In September 2021, Helena and the Stanford Center for Deliberative Democracy conducted the largest Deliberative Poll in history.
America in One Room (A1R): Climate and Energy took place online using proprietary AI moderation. The project provided an unprecedented forum for Americans to discuss in-depth climate policy areas with a representative cross-section of the US voting electorate.
In the lead up to the 26th UN Climate Conference (COP26) in Glasgow, while forward momentum on climate initiatives stalled in Congress, A1R: Climate and Energy demonstrated that everyday citizens can grapple with nuanced legislative issues and arrive at viable solutions.
Americans want climate action and they want it now. A1R: Climate and Energy showed that they also largely agree on how we should get there.
Pre and post deliberation results showed significant increase in support for substantive interventions to reduce greenhouse gasses in the atmosphere. Participants moved in the direction of wanting to do more to combat climate change on 66 of 72 policy proposals under discussion.
A1R: Climate and Energy provided a comprehensive roadmap of actionable solutions supported by the American public. While Helena and partners worked with legislative and private sector stakeholders to translate key takeaways into real-world real-world impact, media coverage of the project drove home the message that Americans are capable of coming together and reaching consensus on complex issues.
We believe A1R is a vehicle for participatory democracy at scale. Creating opportunities for repeated convenings around key issue areas over time, the platform offers a framework for a new era of government for the people, by the people.
In 2019, Helena organized an historic event alongside members Jim Fishkin and Larry Diamond and the Stanford Center for Deliberative Democracy. America in One Room (A1R) brought 526 everyday Americans together for three days in Dallas, Texas to debate policy issues central to the 2020 presidential campaign.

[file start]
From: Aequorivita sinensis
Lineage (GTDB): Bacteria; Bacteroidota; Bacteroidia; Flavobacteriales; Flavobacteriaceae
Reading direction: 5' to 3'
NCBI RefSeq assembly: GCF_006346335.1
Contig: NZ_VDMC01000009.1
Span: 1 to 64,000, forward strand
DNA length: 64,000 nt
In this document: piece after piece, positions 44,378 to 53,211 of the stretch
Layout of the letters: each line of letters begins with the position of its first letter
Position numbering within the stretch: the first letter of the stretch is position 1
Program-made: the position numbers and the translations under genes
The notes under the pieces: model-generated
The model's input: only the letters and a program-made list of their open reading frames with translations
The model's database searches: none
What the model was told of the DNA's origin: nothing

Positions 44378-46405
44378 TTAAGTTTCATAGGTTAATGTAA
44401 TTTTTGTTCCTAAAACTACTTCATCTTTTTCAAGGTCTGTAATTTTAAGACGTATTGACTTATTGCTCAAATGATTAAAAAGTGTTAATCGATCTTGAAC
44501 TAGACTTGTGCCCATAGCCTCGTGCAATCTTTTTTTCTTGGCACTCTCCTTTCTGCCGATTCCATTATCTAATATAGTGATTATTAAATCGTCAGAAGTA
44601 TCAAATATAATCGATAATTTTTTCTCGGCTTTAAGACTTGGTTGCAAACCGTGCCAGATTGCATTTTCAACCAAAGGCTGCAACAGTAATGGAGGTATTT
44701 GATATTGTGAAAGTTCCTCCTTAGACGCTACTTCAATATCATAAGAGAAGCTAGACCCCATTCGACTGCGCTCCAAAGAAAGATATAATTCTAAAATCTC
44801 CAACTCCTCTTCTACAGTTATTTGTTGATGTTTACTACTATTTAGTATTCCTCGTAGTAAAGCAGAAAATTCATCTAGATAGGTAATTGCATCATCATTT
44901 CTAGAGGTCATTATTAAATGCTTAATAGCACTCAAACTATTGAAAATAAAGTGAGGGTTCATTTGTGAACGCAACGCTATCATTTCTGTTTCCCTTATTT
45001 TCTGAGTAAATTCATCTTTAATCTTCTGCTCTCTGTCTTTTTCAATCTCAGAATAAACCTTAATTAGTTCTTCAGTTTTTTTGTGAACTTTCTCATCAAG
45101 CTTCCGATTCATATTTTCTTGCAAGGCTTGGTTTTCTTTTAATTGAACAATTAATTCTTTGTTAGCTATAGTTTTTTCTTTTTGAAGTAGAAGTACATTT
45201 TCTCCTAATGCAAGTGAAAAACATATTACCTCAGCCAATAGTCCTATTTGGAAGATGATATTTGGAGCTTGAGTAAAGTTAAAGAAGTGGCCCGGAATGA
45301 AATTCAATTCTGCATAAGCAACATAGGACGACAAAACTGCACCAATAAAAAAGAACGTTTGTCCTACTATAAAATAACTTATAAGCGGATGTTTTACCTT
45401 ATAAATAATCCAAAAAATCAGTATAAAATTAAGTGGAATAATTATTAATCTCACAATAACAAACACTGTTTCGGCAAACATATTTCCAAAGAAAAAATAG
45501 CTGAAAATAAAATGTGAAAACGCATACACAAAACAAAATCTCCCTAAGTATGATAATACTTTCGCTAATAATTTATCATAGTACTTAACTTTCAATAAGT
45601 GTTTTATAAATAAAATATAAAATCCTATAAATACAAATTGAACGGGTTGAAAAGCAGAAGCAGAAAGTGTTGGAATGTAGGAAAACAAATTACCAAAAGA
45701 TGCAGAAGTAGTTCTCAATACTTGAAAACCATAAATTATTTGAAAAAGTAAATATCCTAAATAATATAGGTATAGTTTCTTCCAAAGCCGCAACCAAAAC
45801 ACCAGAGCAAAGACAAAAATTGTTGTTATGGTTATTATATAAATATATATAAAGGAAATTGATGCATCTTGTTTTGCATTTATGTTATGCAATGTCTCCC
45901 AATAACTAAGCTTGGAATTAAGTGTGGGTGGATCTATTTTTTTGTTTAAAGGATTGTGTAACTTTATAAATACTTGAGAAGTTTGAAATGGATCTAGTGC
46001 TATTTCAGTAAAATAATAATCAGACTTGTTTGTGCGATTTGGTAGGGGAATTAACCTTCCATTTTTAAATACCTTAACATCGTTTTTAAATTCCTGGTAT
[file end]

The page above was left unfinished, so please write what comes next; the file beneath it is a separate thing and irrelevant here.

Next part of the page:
A1R produced a landmark data set representing the “will of the people” when given the opportunity to engage deeply with the issues in conversation with diverse others. World leaders including Barack Obama and Bill Clinton cited the project as a salve for an ailing democracy; it was widely covered in media outlets including The New York Times, CNN, FiveThirtyEight, and The National Interest.
The event resulted in dramatic depolarization and increased civic engagement. In a follow up study conducted on the one-year anniversary of the event, this deliberative effect was still evident.
Believing the power of Deliberative Polling to combat the extreme polarization dividing the nation and resulting in political gridlock in Washington, Helena and the Center for Deliberative Democracy have been working to scale A1R to reach many more Americans and provide real-time data inputs for policymakers and stakeholders within the private sector . In September 2021, we expanded the project to meet citizens where they are using a proprietary online platform developed in collaboration with Stanford’s Crowdsource Democracy Team.
The first in what will be a series of issue-specific convenings over time, A1R: Climate and Energy took place in the wake of a summer of catastrophic weather events and the UN Intergovernmental Panel on Climate Change’s most damning report on record. In it, the authors asserted that while significant global warming is inevitable, there is a brief but viable window to take aggressive steps to curb the most devastating effects of climate change.
Facilitated by a broad coalition of partners that included California Forward, The Greater Houston Partnership, The Center for Houston’s Future, and In This Together, A1R: Climate and Energy proved that everyday Americans could grapple with some of our most intractable policy issues and create a strategy for impactful climate action.
A1R: Climate and Energy was the largest Deliberative Poll ever assembled.